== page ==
The Corn snake is a North American species of rat snake. Their docile nature, reluctance to bite, moderate adult size, attractive pattern, and comparatively simple care make them commonly kept pet snakes. Though superficially resembling the venomous copperhead and often killed as a result of this mistaken identity, Corn snakes are harmless and beneficial to humans. These snakes are usually orange or yellowish-brown in color with large, black-edged red blotches down their back. There are black and white marks on their bellies, which resemble a checkerboard pattern. Corn snakes are named for their regular presence near grain stores, where they prey on mice and rats that eat harvested corn.
Corn snakes are found in the Southeastern United States ranging from New Jersey to the Florida Keys and as far west as Utah. Wild Corn snakes prefer habitats such as overgrown fields, forest openings, trees, palmetto flatwoods, and abandoned or seldom-used buildings and farms. They can also be found in rocky open areas and tropical hammocks.
Corn snakes are solitary creatures. They can be active both during the day and night but tend to be nocturnal in the warm summer months. They spend most of their time underground in burrows or hide under logs, rocks, or loose bark. Typically, these snakes remain on the ground until the age of four months but can ascend trees, cliffs, and other elevated surfaces. In colder regions, Corn snakes hibernate during winter. However, in the more temperate climate along the coast, they shelter in rock crevices and logs during cold weather; they also can find shelter in small, closed spaces, such as under a house, and come out on warm days to soak up the heat of the sun. During cold weather, snakes are less active, so hunt less. Corn snakes have a very sharp sense of smell which they use to hunt their prey. They usually eat every few days and hunt on the ground, climb trees or in tunnels underground.
Like all snakes, Corn snakes are carnivores. They eat small rodents, such as the White-footed mouse, and other reptiles or amphibians. They will also climb trees to find unguarded bird eggs.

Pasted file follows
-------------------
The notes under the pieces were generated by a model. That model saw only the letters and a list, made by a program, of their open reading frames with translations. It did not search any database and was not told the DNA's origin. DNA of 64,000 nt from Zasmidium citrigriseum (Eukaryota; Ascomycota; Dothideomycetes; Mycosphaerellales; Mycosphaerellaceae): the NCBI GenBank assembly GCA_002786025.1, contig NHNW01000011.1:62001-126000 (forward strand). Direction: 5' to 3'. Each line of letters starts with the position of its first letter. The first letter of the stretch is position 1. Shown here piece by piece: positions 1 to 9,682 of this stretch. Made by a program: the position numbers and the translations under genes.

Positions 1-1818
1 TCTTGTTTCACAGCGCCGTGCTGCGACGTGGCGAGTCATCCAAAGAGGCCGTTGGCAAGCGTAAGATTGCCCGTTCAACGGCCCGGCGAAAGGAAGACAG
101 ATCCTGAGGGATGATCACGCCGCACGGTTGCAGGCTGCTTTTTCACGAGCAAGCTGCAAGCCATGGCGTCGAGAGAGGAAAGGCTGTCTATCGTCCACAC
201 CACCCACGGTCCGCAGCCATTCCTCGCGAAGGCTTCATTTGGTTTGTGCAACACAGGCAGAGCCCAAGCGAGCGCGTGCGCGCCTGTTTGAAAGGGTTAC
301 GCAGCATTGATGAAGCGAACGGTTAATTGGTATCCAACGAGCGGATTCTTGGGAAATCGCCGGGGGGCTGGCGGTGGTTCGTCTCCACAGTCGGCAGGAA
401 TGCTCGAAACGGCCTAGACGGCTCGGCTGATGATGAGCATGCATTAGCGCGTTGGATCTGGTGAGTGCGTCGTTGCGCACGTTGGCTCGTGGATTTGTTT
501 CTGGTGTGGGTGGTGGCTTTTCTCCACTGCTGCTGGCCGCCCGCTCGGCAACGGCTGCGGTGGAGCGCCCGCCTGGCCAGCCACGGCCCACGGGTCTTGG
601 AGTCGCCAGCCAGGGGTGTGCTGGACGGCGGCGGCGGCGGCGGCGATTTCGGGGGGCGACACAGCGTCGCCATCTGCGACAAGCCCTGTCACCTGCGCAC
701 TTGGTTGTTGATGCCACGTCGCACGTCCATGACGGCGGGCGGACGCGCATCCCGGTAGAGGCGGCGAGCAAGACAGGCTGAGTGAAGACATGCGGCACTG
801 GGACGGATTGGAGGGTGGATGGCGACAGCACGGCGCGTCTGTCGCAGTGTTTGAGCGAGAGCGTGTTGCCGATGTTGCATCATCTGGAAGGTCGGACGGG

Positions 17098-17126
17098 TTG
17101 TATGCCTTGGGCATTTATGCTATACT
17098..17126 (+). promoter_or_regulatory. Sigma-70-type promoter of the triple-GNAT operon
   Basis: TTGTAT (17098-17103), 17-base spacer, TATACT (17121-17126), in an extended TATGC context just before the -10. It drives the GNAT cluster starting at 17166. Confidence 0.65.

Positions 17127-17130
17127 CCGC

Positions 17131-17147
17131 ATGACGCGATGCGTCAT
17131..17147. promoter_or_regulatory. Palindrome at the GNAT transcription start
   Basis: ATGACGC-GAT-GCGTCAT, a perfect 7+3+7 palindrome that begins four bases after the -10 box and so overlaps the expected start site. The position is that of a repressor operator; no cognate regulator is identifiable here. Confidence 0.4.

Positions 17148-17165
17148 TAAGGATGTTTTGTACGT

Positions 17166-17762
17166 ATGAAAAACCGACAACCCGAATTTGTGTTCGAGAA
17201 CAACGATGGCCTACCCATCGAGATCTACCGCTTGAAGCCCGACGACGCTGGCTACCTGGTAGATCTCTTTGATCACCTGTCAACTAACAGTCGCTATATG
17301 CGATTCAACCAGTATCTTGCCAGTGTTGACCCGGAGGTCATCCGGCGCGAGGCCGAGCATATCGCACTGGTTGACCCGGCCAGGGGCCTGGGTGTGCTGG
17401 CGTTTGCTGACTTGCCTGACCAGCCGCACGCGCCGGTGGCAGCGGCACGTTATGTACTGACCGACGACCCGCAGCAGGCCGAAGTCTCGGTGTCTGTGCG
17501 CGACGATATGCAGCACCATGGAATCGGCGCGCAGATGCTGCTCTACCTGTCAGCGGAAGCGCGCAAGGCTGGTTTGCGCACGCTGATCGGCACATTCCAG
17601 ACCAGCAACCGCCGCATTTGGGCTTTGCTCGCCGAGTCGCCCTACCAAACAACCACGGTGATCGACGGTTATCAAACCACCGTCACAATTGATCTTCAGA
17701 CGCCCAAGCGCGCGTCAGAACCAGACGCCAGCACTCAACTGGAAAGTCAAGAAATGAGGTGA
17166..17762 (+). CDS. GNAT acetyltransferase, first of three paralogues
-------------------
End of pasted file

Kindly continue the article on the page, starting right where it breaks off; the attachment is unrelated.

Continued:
Corn snakes usually breed from March to May. Females lay eggs slightly more than a month after mating; 12-24 eggs deposited into a warm, moist, hidden location. Once laid, the female abandons the eggs and does not return to them. The eggs are oblong with leathery, flexible shells. About 10 weeks after laying, the snakelets use a specialized scale called an egg tooth to slice slits in the eggshell, from which they emerge. Young Corn snakes hatch well-developed (precocial) and become reproductively mature when they are 18-36 months old.
There are no major threats to Corn snakes at present. However, habitat destruction is a local threat in some areas and these snakes are also often killed being mistaken with the venomous copperhead.
According to IUCN, the Corn snake is locally common and widespread throughout its range but no overall population estimate is available. Currently, this species is classified as Least Concern (LC) on the IUCN Red List and its numbers today are stable.
Like all snakes, Corn snakes play a very important ecological role in their environment. They help to control populations of small mammals they prey on. Corn snakes are also beneficial to humans as they help control populations of wild rodent pests that damage crops and spread disease.
Corn snakes are one of the most popular types of snakes to keep in captivity or as pets. Their size, calm temperament, and ease of care contribute to this popularity. Captive Corn snakes tolerate being handled by their owners, even for extended periods. After many generations of selective breeding, domesticated Corn snakes are found in a wide variety of different colors and patterns and new variations, or morphs, become available every year.